My biggest issue is with how this book/research has been adopted as though it is the holy-grail of evidence-based mathematics practice in my school and school board. We have math coaches/mentors presenting this book as though it were a rigorous meta-analysis with large effect sizes. They have said "we know problem solving is critical to mathematics and this a proven method for supporting student learning.""the groups have to be random, it won't work otherwise," "the directions have to be oral, so don't give handouts with the problems," "don't answer questions from students, let them experience productive struggle," "classrooms should be messy because learning is messy." I realize these things would matter if you were concerned with replicating the study but our concerns lie with supporting learning - learning in little people at that (elementary). PL's study measures engagement in high school students. Engagement is a poor proxy for learning and his findings may not be generalizable to elementary students.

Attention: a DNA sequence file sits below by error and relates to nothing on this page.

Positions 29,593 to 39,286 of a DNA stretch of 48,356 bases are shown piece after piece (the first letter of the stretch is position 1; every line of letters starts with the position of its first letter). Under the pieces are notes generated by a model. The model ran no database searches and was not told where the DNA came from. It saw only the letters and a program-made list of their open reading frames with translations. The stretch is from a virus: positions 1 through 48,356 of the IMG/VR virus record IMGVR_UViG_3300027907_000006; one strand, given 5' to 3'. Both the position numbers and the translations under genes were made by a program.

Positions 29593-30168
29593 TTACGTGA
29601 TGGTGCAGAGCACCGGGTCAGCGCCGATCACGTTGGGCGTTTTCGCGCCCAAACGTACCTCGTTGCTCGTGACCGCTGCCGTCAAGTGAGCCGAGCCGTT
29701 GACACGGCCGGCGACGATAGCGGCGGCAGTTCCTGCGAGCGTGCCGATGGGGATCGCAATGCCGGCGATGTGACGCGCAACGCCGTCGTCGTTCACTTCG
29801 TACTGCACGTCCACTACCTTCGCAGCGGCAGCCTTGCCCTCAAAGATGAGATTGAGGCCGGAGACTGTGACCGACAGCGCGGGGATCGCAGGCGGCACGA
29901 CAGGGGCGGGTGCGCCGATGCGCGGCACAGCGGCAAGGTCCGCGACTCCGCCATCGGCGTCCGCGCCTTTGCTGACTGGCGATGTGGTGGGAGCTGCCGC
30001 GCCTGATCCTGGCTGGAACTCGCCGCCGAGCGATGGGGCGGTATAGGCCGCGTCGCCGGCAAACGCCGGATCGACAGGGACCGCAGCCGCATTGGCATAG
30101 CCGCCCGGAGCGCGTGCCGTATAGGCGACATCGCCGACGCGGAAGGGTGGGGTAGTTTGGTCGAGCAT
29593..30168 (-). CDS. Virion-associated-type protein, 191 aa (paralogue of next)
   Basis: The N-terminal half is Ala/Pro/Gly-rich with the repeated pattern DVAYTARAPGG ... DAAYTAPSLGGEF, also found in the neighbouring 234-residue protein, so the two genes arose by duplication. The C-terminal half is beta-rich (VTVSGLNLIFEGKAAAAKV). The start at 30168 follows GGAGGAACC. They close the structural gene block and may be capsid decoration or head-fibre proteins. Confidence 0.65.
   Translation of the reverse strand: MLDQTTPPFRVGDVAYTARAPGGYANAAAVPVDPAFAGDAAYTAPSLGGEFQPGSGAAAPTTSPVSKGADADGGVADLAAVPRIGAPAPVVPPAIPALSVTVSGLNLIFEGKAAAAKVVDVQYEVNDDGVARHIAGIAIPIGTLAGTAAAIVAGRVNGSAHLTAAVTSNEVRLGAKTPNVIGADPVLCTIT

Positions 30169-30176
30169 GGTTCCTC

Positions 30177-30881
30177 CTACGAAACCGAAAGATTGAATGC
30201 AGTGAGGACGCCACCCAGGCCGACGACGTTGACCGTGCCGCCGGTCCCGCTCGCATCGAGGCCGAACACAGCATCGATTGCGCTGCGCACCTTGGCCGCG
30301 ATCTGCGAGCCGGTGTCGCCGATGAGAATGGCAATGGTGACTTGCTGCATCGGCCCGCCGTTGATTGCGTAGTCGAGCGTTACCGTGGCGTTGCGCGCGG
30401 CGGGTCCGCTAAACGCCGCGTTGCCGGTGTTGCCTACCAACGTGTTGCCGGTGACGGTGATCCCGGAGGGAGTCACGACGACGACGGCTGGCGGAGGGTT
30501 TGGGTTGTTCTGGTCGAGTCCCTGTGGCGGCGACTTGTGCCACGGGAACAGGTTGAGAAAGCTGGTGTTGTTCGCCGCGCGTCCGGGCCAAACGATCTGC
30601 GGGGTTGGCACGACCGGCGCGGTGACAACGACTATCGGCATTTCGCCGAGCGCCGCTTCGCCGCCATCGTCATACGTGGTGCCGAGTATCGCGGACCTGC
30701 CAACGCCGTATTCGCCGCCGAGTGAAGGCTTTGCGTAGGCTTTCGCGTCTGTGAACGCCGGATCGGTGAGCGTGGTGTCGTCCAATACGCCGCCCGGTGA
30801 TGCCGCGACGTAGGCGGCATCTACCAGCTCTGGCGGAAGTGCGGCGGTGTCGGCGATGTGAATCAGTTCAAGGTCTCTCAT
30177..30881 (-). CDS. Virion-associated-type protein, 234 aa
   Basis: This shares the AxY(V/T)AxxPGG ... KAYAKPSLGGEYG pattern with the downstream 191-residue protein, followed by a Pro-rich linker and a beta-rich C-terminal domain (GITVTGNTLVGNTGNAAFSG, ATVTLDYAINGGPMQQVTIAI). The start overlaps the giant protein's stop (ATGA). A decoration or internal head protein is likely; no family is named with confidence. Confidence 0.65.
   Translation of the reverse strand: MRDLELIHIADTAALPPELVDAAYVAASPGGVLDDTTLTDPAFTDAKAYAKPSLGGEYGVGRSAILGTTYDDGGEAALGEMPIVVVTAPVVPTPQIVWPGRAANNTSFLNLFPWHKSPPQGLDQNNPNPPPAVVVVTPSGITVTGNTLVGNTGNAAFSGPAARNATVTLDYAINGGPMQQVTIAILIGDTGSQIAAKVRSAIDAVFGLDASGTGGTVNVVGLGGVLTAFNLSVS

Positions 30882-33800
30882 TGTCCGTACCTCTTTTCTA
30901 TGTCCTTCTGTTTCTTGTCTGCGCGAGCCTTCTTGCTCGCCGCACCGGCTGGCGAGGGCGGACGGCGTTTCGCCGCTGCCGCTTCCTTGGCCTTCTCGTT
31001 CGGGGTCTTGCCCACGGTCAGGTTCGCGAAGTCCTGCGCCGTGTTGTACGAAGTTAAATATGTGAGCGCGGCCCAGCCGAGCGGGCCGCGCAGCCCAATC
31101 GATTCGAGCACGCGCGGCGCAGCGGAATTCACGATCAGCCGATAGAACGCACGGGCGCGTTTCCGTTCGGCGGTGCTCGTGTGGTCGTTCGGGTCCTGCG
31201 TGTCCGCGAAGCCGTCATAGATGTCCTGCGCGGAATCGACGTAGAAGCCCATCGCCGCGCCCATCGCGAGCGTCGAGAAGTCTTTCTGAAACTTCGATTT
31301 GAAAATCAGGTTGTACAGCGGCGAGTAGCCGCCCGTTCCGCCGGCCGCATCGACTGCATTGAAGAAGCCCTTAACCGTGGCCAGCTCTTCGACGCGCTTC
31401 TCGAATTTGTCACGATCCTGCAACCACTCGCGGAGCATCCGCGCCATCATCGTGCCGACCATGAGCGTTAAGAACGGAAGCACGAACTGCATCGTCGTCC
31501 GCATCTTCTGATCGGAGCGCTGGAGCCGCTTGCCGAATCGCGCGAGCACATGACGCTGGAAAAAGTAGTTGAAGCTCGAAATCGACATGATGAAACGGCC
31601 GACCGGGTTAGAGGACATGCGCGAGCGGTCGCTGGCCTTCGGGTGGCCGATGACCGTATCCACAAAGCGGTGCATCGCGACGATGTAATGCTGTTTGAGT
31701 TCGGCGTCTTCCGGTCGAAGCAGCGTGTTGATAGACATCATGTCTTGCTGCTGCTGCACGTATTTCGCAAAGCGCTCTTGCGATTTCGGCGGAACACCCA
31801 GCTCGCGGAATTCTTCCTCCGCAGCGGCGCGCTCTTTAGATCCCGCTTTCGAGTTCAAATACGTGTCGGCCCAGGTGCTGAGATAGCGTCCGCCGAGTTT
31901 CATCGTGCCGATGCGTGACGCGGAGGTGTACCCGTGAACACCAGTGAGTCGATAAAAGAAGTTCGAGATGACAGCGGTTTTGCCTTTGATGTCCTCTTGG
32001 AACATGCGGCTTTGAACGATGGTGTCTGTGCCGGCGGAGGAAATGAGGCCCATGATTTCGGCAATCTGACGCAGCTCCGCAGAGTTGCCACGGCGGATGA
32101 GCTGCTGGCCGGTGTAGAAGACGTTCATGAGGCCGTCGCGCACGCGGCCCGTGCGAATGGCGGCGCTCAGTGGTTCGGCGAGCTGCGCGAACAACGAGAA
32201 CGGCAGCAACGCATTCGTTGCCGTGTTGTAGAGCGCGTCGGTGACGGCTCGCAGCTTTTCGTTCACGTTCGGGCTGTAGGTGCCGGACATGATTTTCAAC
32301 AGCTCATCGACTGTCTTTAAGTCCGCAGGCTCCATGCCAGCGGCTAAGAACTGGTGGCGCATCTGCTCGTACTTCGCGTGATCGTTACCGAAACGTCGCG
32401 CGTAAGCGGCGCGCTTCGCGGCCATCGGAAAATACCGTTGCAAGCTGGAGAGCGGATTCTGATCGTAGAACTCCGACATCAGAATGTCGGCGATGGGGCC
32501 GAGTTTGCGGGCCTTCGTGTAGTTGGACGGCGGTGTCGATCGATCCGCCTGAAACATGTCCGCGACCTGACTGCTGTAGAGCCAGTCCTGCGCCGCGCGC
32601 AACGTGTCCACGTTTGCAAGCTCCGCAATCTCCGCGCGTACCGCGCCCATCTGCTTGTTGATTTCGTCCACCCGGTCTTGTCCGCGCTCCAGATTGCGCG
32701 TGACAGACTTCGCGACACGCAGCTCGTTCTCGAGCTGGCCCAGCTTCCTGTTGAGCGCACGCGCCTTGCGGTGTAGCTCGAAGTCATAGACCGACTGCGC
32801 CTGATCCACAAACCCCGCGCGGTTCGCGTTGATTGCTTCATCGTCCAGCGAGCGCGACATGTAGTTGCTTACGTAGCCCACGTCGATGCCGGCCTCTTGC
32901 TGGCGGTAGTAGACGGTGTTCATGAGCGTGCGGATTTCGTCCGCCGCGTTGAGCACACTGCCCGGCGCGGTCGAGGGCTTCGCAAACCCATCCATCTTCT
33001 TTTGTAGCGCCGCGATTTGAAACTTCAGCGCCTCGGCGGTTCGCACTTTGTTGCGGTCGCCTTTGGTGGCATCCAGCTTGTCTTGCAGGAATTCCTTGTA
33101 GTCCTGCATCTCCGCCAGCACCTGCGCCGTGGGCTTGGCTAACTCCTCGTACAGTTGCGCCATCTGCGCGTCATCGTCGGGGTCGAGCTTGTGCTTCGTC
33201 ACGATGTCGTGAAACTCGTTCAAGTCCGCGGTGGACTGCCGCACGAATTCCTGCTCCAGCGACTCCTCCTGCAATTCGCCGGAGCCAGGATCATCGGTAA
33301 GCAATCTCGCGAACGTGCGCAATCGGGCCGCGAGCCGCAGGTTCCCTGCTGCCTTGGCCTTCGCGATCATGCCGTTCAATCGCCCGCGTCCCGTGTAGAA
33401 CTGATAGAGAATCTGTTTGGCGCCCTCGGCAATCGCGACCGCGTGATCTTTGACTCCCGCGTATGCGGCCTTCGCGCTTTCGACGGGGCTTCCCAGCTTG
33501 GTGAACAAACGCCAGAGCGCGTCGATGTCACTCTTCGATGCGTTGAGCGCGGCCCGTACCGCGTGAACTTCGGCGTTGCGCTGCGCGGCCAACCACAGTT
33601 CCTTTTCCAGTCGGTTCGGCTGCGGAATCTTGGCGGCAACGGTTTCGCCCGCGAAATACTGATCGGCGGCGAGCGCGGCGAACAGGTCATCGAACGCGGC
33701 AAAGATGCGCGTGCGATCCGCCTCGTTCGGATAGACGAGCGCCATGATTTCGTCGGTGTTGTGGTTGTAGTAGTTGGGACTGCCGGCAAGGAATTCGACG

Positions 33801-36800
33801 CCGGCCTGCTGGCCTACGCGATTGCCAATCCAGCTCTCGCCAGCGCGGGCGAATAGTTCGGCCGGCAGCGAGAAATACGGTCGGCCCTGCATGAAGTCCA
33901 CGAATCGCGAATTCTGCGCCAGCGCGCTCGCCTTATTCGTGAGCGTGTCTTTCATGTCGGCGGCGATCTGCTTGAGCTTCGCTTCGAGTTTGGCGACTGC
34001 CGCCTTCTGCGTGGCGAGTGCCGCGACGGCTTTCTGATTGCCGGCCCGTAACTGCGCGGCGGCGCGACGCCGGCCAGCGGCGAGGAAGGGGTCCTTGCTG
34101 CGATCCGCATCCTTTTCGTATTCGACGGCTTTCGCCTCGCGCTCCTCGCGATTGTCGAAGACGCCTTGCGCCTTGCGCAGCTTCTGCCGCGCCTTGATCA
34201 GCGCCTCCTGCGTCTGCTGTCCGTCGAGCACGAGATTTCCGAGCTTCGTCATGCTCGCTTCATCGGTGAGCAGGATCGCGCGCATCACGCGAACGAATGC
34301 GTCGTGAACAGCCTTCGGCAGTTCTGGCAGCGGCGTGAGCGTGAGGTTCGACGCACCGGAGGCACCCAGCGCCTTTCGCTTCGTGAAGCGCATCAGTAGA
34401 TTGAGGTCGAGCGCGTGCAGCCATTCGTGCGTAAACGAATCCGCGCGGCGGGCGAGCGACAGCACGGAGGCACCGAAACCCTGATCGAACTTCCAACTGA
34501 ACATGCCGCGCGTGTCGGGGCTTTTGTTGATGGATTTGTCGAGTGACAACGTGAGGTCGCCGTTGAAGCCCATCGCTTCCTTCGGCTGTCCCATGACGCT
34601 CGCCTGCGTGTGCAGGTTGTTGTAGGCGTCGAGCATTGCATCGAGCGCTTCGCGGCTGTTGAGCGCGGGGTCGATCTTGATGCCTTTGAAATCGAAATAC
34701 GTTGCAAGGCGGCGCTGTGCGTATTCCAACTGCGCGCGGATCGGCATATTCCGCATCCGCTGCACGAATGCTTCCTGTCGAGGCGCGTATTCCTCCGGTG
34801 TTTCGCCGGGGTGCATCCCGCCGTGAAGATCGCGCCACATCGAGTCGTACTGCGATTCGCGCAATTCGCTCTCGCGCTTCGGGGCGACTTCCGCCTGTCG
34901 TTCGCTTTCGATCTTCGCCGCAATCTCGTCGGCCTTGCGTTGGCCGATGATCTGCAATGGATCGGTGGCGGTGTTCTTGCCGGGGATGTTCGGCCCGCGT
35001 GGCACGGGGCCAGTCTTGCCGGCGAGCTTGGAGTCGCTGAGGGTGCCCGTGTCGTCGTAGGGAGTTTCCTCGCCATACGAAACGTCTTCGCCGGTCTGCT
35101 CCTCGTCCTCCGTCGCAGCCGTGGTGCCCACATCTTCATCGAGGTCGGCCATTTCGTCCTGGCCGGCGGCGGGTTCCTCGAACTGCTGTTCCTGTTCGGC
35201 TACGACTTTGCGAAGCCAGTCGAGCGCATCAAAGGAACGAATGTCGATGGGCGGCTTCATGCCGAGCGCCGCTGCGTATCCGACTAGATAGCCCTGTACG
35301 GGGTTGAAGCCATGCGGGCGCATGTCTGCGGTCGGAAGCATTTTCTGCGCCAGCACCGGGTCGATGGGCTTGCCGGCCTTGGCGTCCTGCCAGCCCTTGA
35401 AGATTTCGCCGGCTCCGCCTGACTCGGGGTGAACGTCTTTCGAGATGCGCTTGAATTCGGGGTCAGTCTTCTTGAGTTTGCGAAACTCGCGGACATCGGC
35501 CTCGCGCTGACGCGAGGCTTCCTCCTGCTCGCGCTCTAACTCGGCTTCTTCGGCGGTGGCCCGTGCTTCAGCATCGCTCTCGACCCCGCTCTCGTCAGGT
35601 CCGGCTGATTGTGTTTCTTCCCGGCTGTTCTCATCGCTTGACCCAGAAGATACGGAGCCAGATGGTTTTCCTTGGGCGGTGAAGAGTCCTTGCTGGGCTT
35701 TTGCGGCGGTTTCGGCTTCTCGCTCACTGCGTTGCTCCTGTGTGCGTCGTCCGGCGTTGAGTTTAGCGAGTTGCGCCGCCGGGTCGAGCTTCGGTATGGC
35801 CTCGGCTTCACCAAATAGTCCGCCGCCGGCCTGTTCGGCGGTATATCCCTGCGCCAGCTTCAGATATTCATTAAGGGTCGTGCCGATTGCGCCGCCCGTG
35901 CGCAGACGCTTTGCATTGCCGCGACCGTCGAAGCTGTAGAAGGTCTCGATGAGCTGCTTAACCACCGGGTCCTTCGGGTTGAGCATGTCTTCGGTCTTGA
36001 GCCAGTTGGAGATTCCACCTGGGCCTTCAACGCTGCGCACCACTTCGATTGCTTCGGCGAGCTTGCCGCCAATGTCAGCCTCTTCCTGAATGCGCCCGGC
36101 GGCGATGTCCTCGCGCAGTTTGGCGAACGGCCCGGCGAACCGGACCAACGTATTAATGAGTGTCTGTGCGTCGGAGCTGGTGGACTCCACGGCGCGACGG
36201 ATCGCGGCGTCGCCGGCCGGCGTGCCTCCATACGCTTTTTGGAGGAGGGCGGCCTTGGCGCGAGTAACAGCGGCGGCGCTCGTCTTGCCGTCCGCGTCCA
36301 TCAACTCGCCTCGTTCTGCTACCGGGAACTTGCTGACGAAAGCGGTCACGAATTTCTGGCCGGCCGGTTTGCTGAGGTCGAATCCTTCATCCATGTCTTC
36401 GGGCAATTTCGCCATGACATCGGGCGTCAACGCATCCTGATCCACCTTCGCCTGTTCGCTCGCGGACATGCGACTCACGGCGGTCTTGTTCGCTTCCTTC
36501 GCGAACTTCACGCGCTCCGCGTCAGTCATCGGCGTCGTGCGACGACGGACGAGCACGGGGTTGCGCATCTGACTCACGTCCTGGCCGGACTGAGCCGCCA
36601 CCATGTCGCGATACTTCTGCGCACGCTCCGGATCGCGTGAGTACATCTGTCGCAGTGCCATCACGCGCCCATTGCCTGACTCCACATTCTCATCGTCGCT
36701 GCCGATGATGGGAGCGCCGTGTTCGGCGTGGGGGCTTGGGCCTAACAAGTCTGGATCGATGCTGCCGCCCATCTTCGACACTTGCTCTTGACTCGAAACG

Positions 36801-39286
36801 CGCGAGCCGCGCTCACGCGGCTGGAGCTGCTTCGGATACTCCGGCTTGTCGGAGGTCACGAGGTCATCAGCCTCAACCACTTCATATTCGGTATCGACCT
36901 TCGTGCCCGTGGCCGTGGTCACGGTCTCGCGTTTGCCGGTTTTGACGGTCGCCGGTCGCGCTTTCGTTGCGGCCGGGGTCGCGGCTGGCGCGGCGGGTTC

The statements above are wishful extrapolations and absurd distortions of evidence-based research.

During our math PD sessions I'm unsure whether to laugh or cry at the conviction and ignorance of claims. This is not PL's fault but a major challenge in the profession - particularly in elementary settings and it is impacting the quality of instruction students are getting.

Consider BTC for complementing your existing EBP in math. Circle the wagon and take what is valuable but don't hook your wagon to it.